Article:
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How strong is the Socut? What is your relationship with the scout? Would he be up to appealing the BOR verdict at the District Level? Maybe a wake-up call is needed. This may be going after a fly with TNT, but its up to you decide how to change things

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Any suggestions on how to change that mentality? I am out numbered on this.

 

Yah, Kansascity, yeh don't tell us what your position in the troop is, eh? In all likelihood, it's not your role or job to be tryin' to "change that mentality" unless you are the COR, or perhaps the Unit Commissioner. Stick to your own job, or you'll like as not do more harm than good. Especially if you're the odd man out tryin' to tell everyone else how they should run their program, eh?

 

If yeh feel really strongly about it, drop a note to or meet respectfully with the SM. It's his job to work with the committee. Keep in mind it may be that the SM did work with the committee and quietly suggest "hey, not yet on this young man; he needs some prompting to take initiative as part of bein' responsible, but he needs to hear it from you not just me."

 

Bein' PL is something out of the boy's control, but what it sounds like here is they want the boy to show initiative and responsibility in a way "typical of a PL" in his position. That's reasonable for a Life Scout, eh? Good growth opportunity, with some coachin' from the SM. Worth supportin'.

 

 

 

 

 

 

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My bad on not including my position in my original posts. I am the new Committee Chairman for the troop. Last year (my first after moving up to the troop from Webelos Den Leader) I was an ASM. New to the position of CC I have been doing a lot of research and asking a lot of questions in order to learn about helping to run a troop. I keep getting conflicting information vs. what the troop has been doing for years. Any further input from the forum is appreciated.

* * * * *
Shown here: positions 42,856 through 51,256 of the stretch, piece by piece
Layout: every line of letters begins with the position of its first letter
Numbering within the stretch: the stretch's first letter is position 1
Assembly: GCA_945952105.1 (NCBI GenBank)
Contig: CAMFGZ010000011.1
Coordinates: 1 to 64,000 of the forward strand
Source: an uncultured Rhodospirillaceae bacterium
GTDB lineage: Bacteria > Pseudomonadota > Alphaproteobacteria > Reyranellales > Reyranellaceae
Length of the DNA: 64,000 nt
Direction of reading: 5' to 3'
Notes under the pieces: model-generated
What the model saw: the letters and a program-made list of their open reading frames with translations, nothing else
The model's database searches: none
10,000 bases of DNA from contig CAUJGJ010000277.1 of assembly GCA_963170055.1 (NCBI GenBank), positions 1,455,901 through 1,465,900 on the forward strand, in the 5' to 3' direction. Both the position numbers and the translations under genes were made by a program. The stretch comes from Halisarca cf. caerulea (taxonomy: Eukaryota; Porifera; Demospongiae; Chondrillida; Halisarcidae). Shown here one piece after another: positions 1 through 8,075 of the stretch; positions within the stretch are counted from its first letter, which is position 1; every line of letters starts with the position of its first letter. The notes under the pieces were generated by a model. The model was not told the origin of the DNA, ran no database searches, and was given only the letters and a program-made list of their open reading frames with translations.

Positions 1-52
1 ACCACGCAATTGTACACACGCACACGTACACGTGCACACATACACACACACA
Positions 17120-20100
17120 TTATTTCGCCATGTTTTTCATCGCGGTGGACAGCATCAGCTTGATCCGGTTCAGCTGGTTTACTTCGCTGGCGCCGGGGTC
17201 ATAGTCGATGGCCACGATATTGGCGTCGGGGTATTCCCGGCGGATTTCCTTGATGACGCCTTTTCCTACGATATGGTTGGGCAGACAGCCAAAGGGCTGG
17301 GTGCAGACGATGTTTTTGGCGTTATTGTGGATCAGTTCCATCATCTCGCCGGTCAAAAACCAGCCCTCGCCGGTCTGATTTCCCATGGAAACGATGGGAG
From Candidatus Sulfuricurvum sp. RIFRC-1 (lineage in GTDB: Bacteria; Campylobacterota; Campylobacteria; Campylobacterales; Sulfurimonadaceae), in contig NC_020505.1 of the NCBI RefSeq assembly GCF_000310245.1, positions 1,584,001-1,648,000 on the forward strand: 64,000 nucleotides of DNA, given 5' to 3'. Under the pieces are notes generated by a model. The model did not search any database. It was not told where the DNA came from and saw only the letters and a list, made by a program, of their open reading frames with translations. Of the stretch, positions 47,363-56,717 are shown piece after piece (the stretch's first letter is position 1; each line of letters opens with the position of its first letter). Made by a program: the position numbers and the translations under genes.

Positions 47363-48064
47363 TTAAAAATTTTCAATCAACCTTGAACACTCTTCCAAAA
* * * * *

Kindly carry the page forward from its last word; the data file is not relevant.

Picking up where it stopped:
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What is the level of current training within your troop on the adult side? Has the TC done the Committee Challenge? Has your Advancement Chair attended any specific advancement training at district or council level? I ask these questions because the training could give you a segway into your suggestions. Standing alone when trying to implement change is tough.

Switching hats, is the TC trying to help the scout grow or are they just trying to continue with past practice? Is there a past practice, by that I mean has being a PL been a requirement for Life in the past? As was asked already did the BOR give the Scout a written list of what needed to be corrected? Building the charater of the boy should take precident over advancing the scout. Just my opinion.

LongHaul

 

 

 

LongHaul

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Your the committee chair - do what is right. Reconvene a new board of review (you can chair it, assuming the boy is not related to you) and instruct them on what they can and cannot do (like making up new requirements). You have the authority to end this nonsense and this is the perfect test case for doing that.

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I agree that you should take the lead and change the mentality--you're the CC,and you should lead the committee. However, one small caveat...if the boy in question is your own son, it complicates the situation. If he is, I would suggest that you look beyond the rules, and consider whether maybe he could show more maturity and leadership--especially if he's still young for Life. If you begin a campaign for change based on the impact of the old rules on your own kid, your efforts are likely to be discounted. If it's not your own son--and really, I have no reason to think it is--I agree that the committee should be educated, he should have a new BOR, and he should be passed. He's met the requirement for a POR. As far as I know, the only true leadership requirements for advancement are in the Eagle project and for Eagle palms.